642 days and about 30,000KM since commencing my ‘I’ve been everywhere’ odyssey  I have finally visited the 94th location – Birdsville. Birdsville is located at the border of South Australia and Queensland some 1,590 kilometres west of the state capital, Brisbane.

The trip from Terrigal on the Central Coast to Birdsville is not for the faint hearted as it comprises of some 2,000 km to get there and another 2,000km to get back! Thankfully, for this trip I did not have a shortage of (insane?) volunteers to join me and was lucky to be joined by my 86 year old mother and 19 year old niece Emily who are presently visiting from the UK, partner Atablefortwo and our 4 year old cavalier doggie – Amelie. As one motel owner said, it was a strange mix of travellers, but it is probably this that made it fun.

Whilst my faithful Tiguan has served me very well for all the trips so far, with the four passengers and a very remote location ahead of us, I changed my trustee steed for a Toyota Landcruser. Given the need for extra space and camping gear (we also suffered a couple of stone chips to the window and a suicidal emu) this was probably no bad idea.


The vehicle of choice for this leg of the adventure

The trip to Birdsville was always going to be special. Whilst I did not always know it would be the last destination I would visit, I did know of its remoteness and the fact this one town, and indeed pub, helps define the Australian outback for so many.  So heading off, I was excited not only to be finishing this project but to also sharing the true outback with those closest to me.


Passing through Coopers Creek

The trip took us through the Hunter Valley, Dubbo, Narromine, Nyngan, Bourke, Cunnamulla, Charleville, Quilpie and Windorah before finally reaching Birdsville. We stayed at campsites in Nyngan, Charleville and Windorah to give my mum the comfort of a cabin rather than the starkness of a tent! To think you can travel all this way and always find a bed every night  is perhaps a sign of just how much Australians are enjoying the ‘isolation’ of the outback. Of course, food was never going to be a concern to us as we not only had the benefit of having comprehensive camping equipment but also Atablefortwo to prepare what some great camping trip meals. Food always tastes better out in the middle of nowhere.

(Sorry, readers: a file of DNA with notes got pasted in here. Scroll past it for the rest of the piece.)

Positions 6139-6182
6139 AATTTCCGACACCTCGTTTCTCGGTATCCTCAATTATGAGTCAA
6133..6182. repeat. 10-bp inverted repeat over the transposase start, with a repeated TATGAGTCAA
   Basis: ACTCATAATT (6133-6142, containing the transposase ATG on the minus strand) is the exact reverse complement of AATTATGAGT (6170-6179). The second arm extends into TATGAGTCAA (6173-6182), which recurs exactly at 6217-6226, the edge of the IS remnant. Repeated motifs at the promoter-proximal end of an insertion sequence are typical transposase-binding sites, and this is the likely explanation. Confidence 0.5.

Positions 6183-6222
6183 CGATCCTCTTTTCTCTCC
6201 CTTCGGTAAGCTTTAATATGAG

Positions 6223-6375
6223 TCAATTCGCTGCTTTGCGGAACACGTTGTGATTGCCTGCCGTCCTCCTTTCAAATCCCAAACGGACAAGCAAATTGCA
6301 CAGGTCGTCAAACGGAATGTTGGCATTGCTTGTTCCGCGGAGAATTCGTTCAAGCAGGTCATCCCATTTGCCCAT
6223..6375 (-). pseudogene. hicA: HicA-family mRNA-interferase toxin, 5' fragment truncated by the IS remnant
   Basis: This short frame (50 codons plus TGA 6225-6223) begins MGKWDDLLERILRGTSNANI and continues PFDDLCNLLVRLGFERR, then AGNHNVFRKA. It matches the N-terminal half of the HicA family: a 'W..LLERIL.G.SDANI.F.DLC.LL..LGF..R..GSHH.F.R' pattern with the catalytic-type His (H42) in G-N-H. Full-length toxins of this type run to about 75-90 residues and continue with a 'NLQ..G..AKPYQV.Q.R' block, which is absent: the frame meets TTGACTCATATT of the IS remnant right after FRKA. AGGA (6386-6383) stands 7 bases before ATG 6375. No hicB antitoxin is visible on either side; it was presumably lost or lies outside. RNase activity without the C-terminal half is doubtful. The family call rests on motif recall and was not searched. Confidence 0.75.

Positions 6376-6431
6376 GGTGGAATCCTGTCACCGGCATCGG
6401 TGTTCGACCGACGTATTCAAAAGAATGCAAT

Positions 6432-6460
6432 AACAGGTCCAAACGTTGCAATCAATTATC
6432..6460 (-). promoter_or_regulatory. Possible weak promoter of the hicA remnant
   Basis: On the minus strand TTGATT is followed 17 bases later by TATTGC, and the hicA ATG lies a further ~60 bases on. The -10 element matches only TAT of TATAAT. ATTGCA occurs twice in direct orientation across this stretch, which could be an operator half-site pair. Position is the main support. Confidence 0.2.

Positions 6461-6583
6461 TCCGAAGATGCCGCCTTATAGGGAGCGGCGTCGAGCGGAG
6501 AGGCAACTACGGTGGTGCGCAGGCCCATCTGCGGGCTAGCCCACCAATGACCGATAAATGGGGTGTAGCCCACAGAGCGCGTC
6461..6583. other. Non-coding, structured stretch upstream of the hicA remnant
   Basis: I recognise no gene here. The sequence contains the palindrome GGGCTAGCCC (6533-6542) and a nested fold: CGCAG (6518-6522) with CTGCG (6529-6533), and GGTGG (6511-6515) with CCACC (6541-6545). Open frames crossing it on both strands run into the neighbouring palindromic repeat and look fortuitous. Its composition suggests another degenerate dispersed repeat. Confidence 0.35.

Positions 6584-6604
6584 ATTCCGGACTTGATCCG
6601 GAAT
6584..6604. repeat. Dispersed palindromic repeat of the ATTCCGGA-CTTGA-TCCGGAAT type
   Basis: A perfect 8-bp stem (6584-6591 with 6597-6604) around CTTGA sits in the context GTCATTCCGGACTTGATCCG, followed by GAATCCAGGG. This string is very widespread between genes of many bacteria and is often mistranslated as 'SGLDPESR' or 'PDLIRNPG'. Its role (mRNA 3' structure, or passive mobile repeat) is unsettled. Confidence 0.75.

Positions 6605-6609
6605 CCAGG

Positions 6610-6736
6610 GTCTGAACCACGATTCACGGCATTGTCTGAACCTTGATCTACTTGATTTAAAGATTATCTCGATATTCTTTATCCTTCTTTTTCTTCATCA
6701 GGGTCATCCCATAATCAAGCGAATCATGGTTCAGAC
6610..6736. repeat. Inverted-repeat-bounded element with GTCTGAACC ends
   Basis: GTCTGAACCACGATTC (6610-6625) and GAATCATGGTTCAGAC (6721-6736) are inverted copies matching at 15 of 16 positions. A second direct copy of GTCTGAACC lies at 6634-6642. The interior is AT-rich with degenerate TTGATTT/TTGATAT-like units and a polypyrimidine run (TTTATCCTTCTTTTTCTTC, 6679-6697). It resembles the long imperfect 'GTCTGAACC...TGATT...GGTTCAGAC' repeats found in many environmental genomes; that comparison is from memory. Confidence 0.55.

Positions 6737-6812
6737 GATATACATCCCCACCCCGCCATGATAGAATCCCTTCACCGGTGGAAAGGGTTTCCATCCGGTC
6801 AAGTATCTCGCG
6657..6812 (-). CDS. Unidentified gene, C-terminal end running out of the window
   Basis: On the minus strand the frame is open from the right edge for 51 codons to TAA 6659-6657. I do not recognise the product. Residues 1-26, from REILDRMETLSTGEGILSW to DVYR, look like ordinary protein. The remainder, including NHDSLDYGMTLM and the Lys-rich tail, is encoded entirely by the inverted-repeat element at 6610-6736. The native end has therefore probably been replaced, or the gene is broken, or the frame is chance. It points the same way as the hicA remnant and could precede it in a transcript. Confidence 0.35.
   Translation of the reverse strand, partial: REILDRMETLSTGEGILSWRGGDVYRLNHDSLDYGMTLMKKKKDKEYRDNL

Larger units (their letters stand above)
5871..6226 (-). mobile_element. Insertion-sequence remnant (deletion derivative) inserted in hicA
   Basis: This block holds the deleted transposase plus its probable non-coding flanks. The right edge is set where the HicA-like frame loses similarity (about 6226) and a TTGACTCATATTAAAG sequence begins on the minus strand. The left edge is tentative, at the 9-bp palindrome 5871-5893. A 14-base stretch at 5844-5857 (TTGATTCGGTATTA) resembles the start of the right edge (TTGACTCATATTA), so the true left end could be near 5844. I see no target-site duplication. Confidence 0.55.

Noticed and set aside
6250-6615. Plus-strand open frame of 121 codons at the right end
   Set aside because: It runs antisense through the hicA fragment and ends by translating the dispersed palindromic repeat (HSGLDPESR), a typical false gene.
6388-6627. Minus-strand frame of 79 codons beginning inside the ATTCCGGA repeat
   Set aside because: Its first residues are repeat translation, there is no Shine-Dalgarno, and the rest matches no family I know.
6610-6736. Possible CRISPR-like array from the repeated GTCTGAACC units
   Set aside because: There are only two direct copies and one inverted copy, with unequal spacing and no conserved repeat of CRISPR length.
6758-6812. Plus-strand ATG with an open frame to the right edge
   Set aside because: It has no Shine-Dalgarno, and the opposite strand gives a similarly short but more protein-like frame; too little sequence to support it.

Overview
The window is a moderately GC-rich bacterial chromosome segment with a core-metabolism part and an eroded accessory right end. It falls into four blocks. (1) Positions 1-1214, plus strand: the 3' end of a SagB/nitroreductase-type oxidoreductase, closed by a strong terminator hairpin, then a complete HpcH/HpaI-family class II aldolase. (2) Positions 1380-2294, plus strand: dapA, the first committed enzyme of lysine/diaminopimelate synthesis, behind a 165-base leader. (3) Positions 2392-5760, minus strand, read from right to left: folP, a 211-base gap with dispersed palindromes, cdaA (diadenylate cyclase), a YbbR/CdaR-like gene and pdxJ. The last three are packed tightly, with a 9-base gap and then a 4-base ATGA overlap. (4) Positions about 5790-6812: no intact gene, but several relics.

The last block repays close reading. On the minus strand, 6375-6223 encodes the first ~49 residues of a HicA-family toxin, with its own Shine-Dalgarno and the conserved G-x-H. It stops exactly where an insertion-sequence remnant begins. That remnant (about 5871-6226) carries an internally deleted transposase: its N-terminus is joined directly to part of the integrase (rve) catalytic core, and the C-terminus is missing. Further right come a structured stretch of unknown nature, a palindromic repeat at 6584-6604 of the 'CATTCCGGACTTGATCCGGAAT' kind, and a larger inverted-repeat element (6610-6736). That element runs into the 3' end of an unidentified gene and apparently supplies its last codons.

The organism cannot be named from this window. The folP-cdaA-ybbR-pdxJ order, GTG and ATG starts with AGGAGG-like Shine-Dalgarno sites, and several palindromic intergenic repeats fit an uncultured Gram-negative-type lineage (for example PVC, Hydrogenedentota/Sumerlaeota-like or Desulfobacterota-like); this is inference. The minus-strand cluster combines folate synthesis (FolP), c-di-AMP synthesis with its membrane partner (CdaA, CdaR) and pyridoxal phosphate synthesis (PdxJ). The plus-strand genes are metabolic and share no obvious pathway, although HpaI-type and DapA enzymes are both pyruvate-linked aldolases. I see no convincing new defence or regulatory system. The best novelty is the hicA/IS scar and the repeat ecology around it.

Enjoying the Charlieville Sand dunes

Unsurprisingly the further inland you get the further removed from modern day trappings you are, although strangely and maybe sadly, the mobile phone still rings in some of the remotest parts. The gradual change from green fields to rough sandy scrub never fails to impress and more so, the change from common birds to eagles, emus and the frequent sight of a roo bouncing across the road before you (a deadly potential hazard but fantastic to see). The roads until the last 200KM from Birsville are fantastic. In the main they are wide enough for two cards to pass and are kept in excellent condition. The last 200km though is a very rough, bone shaking experience which I think we were all glad once it was over.


Mum and Emily wonder where the races are

Whilst the outback has the opportunity to be a harsh and dangerous place for the unprepared the people who live there are probably some of the warmest folk you can find. Whether it’s walking down the street or calling in a bakery (we all loved the fact there is a bakery in every outback town) you can not fail to be impressed by the simple pleasure of everyone greeting you with a friendly smile and hello or even a chat. The folk in Birdsville are no exception to this general observation.


Inside the Birdsville Hotel

The trip was planned so we took as long as necessary to reach Birdsville without any mad rush and this meant that whilst we would have liked to arrive in time for the famous Birdsville Races, we actually arrived the day after the event. Unfortunately we could not have left any sooner than we did so we’ll catch the races when we go back another time…! This did mean that even though the races were over, the town was still a buzz with the excitement and a significantly swollen population compared to the normal 300 or so residents. The majority of the extra population was probably to be found in the famous Birdsville Pub or alternatively at the Bakery. We visited both establishments and with mum and Atablefortwo having a Kangaroo Pie at the Bakery, I could not help but notice the extra spring in their step after eating.


Atablefortwo points out a Waddi tree

We had a quick look at the old Royal Hotel which is now in ruins. In addition to serving as one of three pubs in the town, the building was converted to a hospital requiring materials to be brought to Birdsville on a string of 75 camels. We then had a drive out of town to take a look at the Waddi Trees. There are only three places in Australia where these grow (Birdsville, Boulia and Old Andado Station in the NT) and are famous for being of such a tough wood that they break axes and saws.

The Old Royal Hotel

With the races on and no bed at the inn for my mum we commenced our return trip home to Windorah where we had a room booked. Over the course of the next few days we travelled home via Windorah, Quilpie, Charleville, Mitchell, St George, Mungindi, Moree, Narrabri, Gunnedah, Tamworth and the Hunter Valley.

Epilogue to follow shortly.